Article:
When I first met my future in-laws, they showered me with gifts and kindnesses in an obvious attempt to let me know I was a welcome addition to the family. The gesture worked, and we instantly bonded. The “honeymoon” with my in-laws continued until our first child was born; then things changed. Suddenly I wasn’t the focus anymore. It was a tough new reality. However, in time, I managed to make the transition to my new situation, and things worked out fine.
From April through July of this year, indexers and arbitrators have had a delightful “honeymoon” with one of the easiest and most exciting record collections to come along in years. The 1940 US Census was the indexing equivalent of being pampered and showered with gifts. It was fun, exciting, and relatively easy. It was the perfect beginner project—modern, familiar, and predictable—and it gave experienced indexers something to work on that was both relaxing and satisfying.
And then it all ended.
A New Reality
So now we get to adjust to a new reality, a reality in which we have to face the fact that we’ve run out of popular US census records (at least until 2022 when the 1950 US Census is released). Now, we get to choose from over 150 current indexing projects, which means transcribing information from a variety of records.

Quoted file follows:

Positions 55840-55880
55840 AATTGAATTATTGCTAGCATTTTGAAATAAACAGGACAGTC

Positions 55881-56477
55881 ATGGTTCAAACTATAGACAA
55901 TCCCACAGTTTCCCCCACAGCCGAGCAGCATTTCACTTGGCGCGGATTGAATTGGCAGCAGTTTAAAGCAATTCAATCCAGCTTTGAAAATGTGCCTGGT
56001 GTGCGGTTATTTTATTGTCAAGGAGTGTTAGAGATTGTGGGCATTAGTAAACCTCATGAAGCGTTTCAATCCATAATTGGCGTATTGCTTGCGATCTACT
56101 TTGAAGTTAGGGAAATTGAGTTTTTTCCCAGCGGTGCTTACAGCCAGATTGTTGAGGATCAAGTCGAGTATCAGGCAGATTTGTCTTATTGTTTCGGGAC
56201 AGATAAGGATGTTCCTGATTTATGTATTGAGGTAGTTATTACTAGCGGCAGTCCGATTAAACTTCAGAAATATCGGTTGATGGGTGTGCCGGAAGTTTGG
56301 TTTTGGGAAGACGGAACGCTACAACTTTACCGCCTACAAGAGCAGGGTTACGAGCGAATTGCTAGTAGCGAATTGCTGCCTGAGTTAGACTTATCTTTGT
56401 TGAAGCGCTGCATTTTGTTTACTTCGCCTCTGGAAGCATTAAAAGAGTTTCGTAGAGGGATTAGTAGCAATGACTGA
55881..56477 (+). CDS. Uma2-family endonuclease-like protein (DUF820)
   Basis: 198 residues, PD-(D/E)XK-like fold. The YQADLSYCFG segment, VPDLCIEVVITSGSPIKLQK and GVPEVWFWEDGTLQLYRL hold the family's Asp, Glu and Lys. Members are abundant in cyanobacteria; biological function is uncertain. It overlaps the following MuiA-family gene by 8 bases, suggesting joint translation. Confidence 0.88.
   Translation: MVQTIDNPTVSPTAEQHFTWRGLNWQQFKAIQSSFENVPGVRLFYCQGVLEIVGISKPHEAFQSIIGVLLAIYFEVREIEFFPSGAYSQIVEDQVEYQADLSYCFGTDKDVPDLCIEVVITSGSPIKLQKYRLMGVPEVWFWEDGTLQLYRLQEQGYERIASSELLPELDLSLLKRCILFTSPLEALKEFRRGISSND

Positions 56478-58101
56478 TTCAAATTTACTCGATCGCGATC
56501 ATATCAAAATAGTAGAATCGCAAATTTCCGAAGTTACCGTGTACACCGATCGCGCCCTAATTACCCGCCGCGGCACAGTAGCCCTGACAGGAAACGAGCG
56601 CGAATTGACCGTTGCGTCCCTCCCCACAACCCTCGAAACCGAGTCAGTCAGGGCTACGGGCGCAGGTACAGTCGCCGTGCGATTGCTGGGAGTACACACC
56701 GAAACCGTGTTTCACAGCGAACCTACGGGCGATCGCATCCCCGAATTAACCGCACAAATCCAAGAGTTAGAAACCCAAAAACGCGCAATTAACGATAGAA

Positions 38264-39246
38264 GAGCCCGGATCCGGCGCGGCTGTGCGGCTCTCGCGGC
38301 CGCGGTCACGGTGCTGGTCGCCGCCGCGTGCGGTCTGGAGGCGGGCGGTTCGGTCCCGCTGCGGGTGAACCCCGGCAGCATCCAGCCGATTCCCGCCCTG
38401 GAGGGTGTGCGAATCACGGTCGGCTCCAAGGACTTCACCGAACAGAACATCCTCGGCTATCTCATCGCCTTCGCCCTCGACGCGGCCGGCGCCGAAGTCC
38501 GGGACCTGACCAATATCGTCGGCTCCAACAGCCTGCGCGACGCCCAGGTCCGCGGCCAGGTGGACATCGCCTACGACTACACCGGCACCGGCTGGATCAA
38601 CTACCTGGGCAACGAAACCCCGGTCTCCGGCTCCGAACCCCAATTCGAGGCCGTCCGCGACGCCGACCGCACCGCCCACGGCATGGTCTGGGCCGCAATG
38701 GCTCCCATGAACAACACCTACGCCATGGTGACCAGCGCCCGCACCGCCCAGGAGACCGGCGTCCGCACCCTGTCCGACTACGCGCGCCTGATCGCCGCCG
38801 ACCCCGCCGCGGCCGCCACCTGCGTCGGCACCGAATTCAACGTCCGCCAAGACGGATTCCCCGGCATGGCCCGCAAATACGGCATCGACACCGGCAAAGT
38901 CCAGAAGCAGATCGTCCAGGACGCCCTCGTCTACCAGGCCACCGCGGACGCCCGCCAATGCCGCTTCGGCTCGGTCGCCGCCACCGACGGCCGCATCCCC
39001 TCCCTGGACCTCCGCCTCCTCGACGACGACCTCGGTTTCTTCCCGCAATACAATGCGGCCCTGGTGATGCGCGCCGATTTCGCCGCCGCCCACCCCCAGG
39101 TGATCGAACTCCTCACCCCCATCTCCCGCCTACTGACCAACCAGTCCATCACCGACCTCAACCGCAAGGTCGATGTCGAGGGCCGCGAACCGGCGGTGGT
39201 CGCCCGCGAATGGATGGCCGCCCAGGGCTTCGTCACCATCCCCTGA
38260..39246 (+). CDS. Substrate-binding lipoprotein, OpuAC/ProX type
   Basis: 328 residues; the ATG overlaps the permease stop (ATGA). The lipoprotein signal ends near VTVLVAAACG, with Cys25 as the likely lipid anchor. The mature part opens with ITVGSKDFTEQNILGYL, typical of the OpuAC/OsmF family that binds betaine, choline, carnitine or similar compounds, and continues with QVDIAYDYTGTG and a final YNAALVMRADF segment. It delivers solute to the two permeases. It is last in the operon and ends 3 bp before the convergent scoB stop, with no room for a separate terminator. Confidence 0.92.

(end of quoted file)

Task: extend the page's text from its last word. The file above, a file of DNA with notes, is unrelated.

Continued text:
These records have been kept by different government, religious, and legal institutions, each with their own methods record-keeping, and recorders with varying levels of education and wildly varying handwriting. Because of this, records from different collections are going to be as different from one another as they are alike. Indexing these records will take a willingness to adjust, learn new skills, and even suffer some disappointment once in a while when a batch fails to meet our expectations.
For those who assumed the need for indexers ended with the completion of the 1940 US Census project, here’s more news:
There are still thousands of projects waiting to be indexed with literally billions of names waiting to become searchable.
It would be wonderful if all genealogical records were easy and predictable, but that’s not going to be the case. So how do we adjust to this new reality? Here are some suggestions:
- Stick with one project until you get good at it. Every project is unique with new rules to adjust to. Once you have mastered a given project’s quirks, things will go much smoother.
- Choose projects in a familiar language and from a familiar place—the more familiar, the better, and the more accurate your indexing will be.
- Find a friend who will index with you, at least until you get comfortable with the records you’re working on. It helps to have a second set of eyes looking at the handwriting or watching for new indexing rules. And it might make your indexing more fun.
- Return batches that are too challenging. Once in a while, you may get a batch that is beyond your skill set. If that happens, there’s no shame in sending it back for someone else to work on. We all have strengths and weaknesses, and knowing our limitations is always better than guessing.
Whether you index records from the US Immigration and Naturalization Community Project, the Italian Ancestors project, or any of the nearly 200 available indexing projects currently available, what matters is that you continue to do your part so ancestors can be remembered and found. As you index, remember that each name you complete is one more name that someone will be able to find—and one more heartfelt connection that someone is going to make to his or her past.